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S. Blandina (Maria Rosa) Segale, SC
"Servant of God"

Maria Rosa Segale was born on Jan. 23, 1850, in Cicagna, Italy, a small mountain village near Genoa. Her father, Francesco, was an illiterate peasant, and her mother, Giovanna Malatesta, was a foundling. Following dreams for a better future, the family immigrated to the United States in 1854. Settling in Cincinnati, Ohio, where they joined others from their homeland, they experienced the extreme poverty and struggle of newly arrived immigrants. While her father began with a fruit stand that eventually grew into a produce store, Maria Rosa’s mother saw to their home and the education of the children. The young girl attended schools conducted by the Sisters of Notre Dame de Namur and the Sisters of Mercy. When she completed grammar school, Maria Rosa attended Mount St. Vincent Academy where she first met the Sisters of Charity of Cincinnati. She observed the Sisters’ work among the sick, orphans, and as Civil War nurses, and when she completed her courses at Mount St. Vincent, at the age of 16, on Sept. 13, 1866, she joined that Community and became known as Sister Blandina.  

After spending several years teaching at schools in Ohio, the young Sister was sent, by herself, over the Santa Fe Trail in 1872 to Trinidad in the Colorado Territory. Here she was initiated into frontier life with all its adventures and dangers. Assigned to teach in the public school, she also had encounters with Billy the Kid and “frontier justice.” Stories abound of how she calmed mobs of armed men from taking the law into their own hands, helped criminals seek forgiveness from their victims, and even saved a man from a hanging party by facilitating reconciliation between him and the man he shot before he died. Sister’s adventures have been featured in novels, television programs, histories, and a comic book. In 1966 her story of bravery was told in a CBS series Death Valley Days episode, “The Fastest Nun in the West,” where she faced down the barrels of guns to find justice.

In 1877, Sister Blandina moved south to Santa Fe where her exciting activities continued in the schools, orphanage, and hospital the Sisters operated. She came to be known in every level of society from members of the state legislature to indigent patients at St. Vincent Hospital. After spending four years in Santa Fe, she went to Albuquerque where, besides her work of teaching, opened a Wayfarers’ House, became a defender of Native Americans and “Mexicans,” and went on begging trips to mining and railroad camps to raise money to support the Sisters’ missions. Later she returned to Trinidad, and spent a short time in Pueblo, Colorado. The memoir of her time in the Rockies is published as At the End of the Santa Fe Trail.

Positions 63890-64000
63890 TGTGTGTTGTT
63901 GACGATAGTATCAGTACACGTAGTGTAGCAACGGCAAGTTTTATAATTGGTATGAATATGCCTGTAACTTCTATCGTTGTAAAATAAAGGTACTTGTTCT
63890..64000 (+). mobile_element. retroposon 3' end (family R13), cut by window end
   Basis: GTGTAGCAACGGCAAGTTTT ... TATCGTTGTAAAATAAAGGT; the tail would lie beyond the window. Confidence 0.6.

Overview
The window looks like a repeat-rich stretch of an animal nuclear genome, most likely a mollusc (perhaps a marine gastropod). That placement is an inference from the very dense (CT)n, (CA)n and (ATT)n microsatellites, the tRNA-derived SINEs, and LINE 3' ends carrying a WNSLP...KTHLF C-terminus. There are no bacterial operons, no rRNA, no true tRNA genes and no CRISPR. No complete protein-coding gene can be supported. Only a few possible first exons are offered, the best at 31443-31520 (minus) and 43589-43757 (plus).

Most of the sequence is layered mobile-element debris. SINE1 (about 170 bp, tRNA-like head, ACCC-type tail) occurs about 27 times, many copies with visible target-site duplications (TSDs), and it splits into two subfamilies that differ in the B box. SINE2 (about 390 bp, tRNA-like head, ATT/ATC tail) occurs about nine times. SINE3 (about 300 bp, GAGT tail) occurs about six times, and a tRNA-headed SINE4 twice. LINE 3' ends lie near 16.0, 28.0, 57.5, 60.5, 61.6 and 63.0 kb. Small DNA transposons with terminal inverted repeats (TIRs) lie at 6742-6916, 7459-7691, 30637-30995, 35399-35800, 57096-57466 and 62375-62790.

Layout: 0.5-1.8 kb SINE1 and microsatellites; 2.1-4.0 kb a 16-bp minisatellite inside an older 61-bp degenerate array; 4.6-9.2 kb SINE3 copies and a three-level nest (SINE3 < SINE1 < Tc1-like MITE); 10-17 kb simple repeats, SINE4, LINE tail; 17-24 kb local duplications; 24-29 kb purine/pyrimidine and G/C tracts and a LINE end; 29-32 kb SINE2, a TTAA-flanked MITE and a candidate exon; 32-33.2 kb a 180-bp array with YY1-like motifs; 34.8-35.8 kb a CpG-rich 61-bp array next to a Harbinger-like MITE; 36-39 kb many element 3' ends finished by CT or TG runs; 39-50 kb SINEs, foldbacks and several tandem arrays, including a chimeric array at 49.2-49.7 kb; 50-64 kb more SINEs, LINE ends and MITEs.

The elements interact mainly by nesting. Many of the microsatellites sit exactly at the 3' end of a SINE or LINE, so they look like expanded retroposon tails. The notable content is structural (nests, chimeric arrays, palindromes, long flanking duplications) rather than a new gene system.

The intrepid Sister Blandina returned to Ohio in 1893, and four years later was sent, with her sister, Sister Justina Segale, “to see if they could do anything for the poor Italian [immigrants]” in the inner city of Cincinnati. Going to explore the conditions with only five dollars in their pocket, these two sisters founded and managed Santa Maria Institute, the first Catholic settlement house in the United States in 1897. They enlisted assistance from numerous sources and established services of every description to assist the poor and needy. In the process they visited the jails and charity wards in the hospitals and became involved in issues such as human trafficking and juvenile delinquency. An account of this work is told in a series of journals kept by Sister Justina, and in The Story of the Santa Maria Institute by Anna Minogue. In 1900, she returned to Albuquerque for two years to help start St. Joseph Hospital, known today as CHI St. Joseph’s Children, where poor children continue to receive early childhood services.

In 1933, at the age of 83, Sister Blandina retired to the Sisters of Charity Motherhouse. Here she prayed and maintained a lively correspondence with her many friends and acquaintances. She died on Feb. 23, 1941, just one month after celebrating her 91st birthday. Her ministries continue today, more than 100 years later.

The cause of her canonization as a saint in the Roman Catholic Church has been approved by the Vatican. This effort is being led by the board of St. Joseph’s Children in Albuquerque, New Mexico. Sister Blandina can now be called by her new title, Servant of God.